Learning from nature to identify new antibody-like proteins to treat complex autoimmune diseases

“Antibodies are phenomenal molecules keeping us healthy. But clinically they can be limited,” explains Dr Caroline Barelle, CEO and co-founder of Elasmogen. “Relatively speaking, human antibodies are large and complex. They are good anywhere there is blood but are less effective where there is a barrier, like a solid tumour. If they were smaller, you could get deeper into the tissue and be more effective.”

Posted on: 28/09/2023

Elasmogen found the answer in nature. The Scottish biopharmaceutical company span-out from the University of Aberdeen on the back of research that discovered smaller, more stable antibody-like proteins in the immune system of cartilaginous fish, such as sharks and rays. Ethically harvested from dogfish, the team went on to biologically manufacture these proteins to create soloMERs – a ‘humanised’ version that has the greatest chance of reaching the clinic. Caroline says, “We found something that acts like an antibody and looks like an antibody but is smaller, more flexible and robust so you can link them together to hit more than one disease target thereby making them more clinically effective.”

Thanks to £686,000 worth of grant funding from Innovate UK through the Biomedical Catalyst (BMC), Elasmogen has been able to test the efficacy of soloMERs in treating conditions like inflammation, autoimmune diseases, and cancer. The BMC funding enabled the team to assess the efficacy of their soloMERs in ocular disease which resulted in a huge amount of translational data about the properties of these more effective, more reliable, and faster-acting proteins.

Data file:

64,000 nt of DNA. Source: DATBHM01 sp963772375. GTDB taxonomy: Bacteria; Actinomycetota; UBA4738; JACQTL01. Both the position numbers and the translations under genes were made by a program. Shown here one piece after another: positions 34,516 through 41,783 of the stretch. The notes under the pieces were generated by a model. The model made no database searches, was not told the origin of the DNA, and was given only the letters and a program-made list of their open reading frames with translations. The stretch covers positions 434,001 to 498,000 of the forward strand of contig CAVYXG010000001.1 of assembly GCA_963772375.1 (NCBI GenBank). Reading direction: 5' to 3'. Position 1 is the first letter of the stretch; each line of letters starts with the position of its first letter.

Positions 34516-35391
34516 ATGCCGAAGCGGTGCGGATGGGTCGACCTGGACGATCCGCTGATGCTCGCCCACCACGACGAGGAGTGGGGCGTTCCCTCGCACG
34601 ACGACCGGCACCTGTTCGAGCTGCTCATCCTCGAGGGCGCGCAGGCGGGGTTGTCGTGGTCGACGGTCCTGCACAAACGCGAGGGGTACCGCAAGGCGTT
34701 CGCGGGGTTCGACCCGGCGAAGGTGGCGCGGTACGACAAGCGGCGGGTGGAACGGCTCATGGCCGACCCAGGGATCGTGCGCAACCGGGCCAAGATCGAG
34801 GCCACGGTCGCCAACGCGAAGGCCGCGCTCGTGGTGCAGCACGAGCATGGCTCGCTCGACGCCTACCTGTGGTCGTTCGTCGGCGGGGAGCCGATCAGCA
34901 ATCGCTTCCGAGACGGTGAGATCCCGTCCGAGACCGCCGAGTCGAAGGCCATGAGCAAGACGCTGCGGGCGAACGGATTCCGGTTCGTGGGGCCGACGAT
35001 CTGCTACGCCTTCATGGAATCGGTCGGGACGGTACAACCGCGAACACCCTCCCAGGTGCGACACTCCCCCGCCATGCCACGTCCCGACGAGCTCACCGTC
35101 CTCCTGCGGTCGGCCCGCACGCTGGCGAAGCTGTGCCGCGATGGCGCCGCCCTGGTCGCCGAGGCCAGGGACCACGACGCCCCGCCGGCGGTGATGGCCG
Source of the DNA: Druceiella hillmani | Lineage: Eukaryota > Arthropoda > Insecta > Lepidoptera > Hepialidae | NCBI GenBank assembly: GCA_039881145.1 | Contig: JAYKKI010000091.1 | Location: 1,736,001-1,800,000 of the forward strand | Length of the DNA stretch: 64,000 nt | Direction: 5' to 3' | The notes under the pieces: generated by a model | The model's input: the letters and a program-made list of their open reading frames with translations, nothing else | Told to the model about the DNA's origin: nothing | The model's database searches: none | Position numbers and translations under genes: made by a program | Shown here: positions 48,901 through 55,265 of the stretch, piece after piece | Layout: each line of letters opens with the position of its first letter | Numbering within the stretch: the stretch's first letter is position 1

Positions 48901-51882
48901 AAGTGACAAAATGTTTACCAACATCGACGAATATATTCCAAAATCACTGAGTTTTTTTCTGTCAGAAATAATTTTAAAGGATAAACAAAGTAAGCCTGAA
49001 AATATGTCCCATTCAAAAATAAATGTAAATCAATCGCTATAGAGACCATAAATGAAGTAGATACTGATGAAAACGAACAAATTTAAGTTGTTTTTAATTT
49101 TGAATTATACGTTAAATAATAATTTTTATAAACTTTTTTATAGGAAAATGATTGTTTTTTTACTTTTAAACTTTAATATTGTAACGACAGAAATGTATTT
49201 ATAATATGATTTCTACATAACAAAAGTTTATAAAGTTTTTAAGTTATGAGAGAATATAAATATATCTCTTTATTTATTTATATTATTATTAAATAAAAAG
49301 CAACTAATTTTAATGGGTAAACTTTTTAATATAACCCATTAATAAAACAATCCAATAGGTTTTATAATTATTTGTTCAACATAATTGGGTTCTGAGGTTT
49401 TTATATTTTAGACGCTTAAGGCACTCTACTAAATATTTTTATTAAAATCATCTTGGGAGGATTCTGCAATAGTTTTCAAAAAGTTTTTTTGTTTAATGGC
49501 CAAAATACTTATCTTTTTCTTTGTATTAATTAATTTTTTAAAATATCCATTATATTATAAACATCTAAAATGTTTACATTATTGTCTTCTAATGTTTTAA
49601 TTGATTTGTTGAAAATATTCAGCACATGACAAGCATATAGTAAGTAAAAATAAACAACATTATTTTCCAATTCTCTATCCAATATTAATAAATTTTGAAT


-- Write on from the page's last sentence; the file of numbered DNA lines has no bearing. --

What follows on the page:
The project funded by the BMC worked beautifully and we learned a lot about soloMERS. We managed to reformat them to optimise the drug design. The research delivered robust data that was published in high impact journals. Critically we also learned that tackling ocular disease was the wrong approach for these particular soloMERs as it wasn’t commercially viable from a health economics perspective. So we pivoted and are now developing these soloMERs for other inflammatory disease indications, such as irritable bowel disease.

– Dr Caroline Barelle, CEO and co-founder of Elasmogen

The trial and review added huge value to the company and boosted investor confidence in the science. So much so that the data generated from the grant contributed to a further £8m investment in 2022, in a round led by BGF and the Scottish National Investment Bank. The company is forging commercial partnerships with Pharma companies such as Almac Discovery and continues to build its pipeline of novel drugs.

The grant and subsequent investment has helped the company grow significantly in size and skills. A recent Innovate UK Future Leaders Fellowship award has also allowed one of its original team members to build his own leadership skills and go on to employ a team of his own so he can further their work and make new connections across the industry.

Caroline reflects, “The BMC was a seed for growth, there’s no question about that. The funding and support we received has flourished within the company and is now helping strengthen all aspects of the company – investment, innovation, product development, pipeline expansion and now, importantly, people development.”

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